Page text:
Special election slated Jan. 25
The Kyle City Council accepted the resignation of District 6 Council member Daphne Tenorio at a special meeting on Monday and ordered a special election to be held Saturday, Jan. 25, 2020, in order to fill her unexpired term, which runs to November 2021.
Tenorio, who was first elected to the city council in November 2018, resigned in order to run for the office of Hays County Tax Assessor-Collector.
Tenorio, who said she had long considered the position, will run in the Democratic primary.
Current Tax Assessor-Collector Jenifer O’Kane, who had served as chief deputy to former Tax Assessor-Collector Luann Caraway, was appointed by the commissioners court in March to serve the remainder of Caraway’s unexpired term. Caraway is a Republican.
The position is “within my knowledge and it appealed to me,” said Tenorio, who told the council that she did not make the decision to run until Nov. 6, the day after the recent election. “It was never my intent to have the city spend as much money as we’re going to have to do to have this election,” she said. She also said she was unaware that the state bans elections too close to primaries, something Mayor Travis Mitchel said was “understandable…it’s never come up before.”
Mitchell had originally moved to hold a special election on Jan. 4. However, several members of the council objected to scheduling an election so close to the holidays, when many voters may be out of town.
Additionally, two people who spoke up during public comment expressed concerns about the date of the election.
Lila Knight said she “understands the difficulty” in calling the election because of “restrictions placed on you by the Texas Elections Code and the Texas Constitution” including that an election may not be held 30 days before or 30 days after a primary – a rule known as the “black out.” Texas will hold its primaries on Super Tuesday, March 3.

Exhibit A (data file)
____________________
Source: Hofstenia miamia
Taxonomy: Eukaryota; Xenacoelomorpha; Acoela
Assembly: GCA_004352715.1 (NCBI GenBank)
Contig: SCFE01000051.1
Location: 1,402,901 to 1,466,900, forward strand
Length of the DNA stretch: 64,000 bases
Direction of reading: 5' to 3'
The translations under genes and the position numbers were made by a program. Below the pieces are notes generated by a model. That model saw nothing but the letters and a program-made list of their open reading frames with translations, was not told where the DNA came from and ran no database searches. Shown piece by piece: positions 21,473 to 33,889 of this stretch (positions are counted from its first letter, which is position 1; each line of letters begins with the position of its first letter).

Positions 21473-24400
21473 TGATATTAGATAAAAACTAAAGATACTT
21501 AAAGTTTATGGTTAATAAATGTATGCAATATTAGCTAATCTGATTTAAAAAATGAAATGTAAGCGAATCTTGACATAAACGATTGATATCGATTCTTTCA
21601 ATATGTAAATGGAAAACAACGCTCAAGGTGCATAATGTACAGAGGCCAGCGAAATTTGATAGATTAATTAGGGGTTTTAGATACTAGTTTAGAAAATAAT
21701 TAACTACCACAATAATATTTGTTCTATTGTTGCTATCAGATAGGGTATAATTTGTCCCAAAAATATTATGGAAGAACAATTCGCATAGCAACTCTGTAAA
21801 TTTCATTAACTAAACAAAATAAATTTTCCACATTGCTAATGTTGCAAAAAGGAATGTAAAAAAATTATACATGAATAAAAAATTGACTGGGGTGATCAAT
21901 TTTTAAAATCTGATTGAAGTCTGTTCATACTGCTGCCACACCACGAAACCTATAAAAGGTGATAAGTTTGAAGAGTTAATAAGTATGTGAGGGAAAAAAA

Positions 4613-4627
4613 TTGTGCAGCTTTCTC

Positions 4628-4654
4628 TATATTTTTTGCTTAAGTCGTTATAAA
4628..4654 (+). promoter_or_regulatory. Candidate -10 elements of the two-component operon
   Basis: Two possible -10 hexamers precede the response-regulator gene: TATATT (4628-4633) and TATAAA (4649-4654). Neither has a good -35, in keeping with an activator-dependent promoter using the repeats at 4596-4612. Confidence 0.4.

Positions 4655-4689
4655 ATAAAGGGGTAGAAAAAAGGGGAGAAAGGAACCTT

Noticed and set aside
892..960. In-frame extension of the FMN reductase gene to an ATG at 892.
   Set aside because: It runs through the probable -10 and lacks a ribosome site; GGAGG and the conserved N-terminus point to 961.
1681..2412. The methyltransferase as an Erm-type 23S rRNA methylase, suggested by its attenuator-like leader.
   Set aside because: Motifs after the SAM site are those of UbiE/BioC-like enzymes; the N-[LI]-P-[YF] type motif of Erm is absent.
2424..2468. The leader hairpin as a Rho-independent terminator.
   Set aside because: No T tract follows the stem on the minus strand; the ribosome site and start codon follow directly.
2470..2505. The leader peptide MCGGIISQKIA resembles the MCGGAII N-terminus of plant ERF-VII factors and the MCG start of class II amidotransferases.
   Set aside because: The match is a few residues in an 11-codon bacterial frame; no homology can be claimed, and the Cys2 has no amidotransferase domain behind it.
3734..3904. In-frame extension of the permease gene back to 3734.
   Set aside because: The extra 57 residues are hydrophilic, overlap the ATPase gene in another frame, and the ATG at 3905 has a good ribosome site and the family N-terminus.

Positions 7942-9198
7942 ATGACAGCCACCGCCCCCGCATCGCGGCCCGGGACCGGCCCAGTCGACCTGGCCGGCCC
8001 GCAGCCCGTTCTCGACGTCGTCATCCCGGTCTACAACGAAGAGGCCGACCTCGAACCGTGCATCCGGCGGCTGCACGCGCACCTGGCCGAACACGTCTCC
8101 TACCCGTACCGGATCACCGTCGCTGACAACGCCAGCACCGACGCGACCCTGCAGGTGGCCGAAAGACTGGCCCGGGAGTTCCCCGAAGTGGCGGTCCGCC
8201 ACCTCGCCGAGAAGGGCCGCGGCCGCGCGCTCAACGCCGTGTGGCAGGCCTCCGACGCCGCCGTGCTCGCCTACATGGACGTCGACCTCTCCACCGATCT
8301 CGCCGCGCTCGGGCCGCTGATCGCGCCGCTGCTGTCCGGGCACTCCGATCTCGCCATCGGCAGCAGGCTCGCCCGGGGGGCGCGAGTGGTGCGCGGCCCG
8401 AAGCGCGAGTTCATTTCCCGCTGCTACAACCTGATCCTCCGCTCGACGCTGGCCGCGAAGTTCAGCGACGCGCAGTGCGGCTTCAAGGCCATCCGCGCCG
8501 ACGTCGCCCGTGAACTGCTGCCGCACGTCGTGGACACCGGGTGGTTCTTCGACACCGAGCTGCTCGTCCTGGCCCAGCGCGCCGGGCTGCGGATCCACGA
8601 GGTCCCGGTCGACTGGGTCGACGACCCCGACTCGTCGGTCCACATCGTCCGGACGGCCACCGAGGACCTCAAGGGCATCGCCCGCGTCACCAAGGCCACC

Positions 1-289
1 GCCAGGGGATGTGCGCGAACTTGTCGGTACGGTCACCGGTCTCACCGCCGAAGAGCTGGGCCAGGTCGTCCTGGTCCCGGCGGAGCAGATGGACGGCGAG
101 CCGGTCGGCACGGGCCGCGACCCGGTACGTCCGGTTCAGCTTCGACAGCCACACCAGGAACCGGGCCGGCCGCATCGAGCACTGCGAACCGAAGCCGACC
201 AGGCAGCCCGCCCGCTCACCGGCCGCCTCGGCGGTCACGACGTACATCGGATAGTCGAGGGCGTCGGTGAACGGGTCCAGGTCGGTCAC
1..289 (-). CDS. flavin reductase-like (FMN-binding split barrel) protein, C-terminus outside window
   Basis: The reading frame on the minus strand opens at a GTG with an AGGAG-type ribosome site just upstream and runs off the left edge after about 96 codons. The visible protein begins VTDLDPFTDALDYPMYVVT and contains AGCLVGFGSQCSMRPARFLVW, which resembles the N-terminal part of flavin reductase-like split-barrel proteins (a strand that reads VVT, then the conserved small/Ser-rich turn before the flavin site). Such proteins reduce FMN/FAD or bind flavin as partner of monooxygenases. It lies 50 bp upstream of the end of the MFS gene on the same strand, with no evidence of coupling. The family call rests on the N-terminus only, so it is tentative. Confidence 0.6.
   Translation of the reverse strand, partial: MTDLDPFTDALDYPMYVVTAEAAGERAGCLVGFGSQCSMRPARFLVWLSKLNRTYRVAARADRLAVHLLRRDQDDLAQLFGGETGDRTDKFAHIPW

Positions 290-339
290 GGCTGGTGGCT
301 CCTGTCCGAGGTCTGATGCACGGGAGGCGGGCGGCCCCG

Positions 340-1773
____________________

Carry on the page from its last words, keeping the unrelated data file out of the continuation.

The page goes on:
“I would also ask that you do your very best to make everyone aware there actually is an election going on,” Knight said.
Election worker Penny Krug said she too was concerned about a Jan. 4 election date. “There’s too much stuff going on (during the holiday season),” she said. “It would take away from family time. As an election worker I can decline to work it, those people who are being paid cannot.” When asked later what date she would prefer, Krug said a Jan. 25 election would give the county’s elections office time to get equipment ready and do required testing.
Mayor Pro Tem Dex Ellison also expressed his concerns about the date originally proposed, including the short period of time it would allow for the word to get out and also for candidates to make the decision to run, “which we all know is quite a decision.”
Ellison decried the scant participation in local elections and said he didn’t want to do anything “to prevent people from voting … I think it would be wise of us and also very considerate if we were to move the date back.”
There was some discussion about the timing of a runoff, should one become necessary. State law stipulates that a runoff must be held at least 20 days after the original election, and council members debated whether that would bump up too close to the March 3 primaries. In the end, they decided to go ahead and schedule the special election.
“Probably the wiser thing is to focus on the main election,” Mitchell said. “If we happen to have a runoff we will deal with it at that time.”
Council also decided that the polling place would be Chapa Middle School. If for any reason that location was unavailable on Jan. 25, voting would be at Fire Station 2.
O’Kane has not officially announced that she will run in the Republican primary but submitted a form Nov. 12 naming Doug Olson as her campaign treasurer.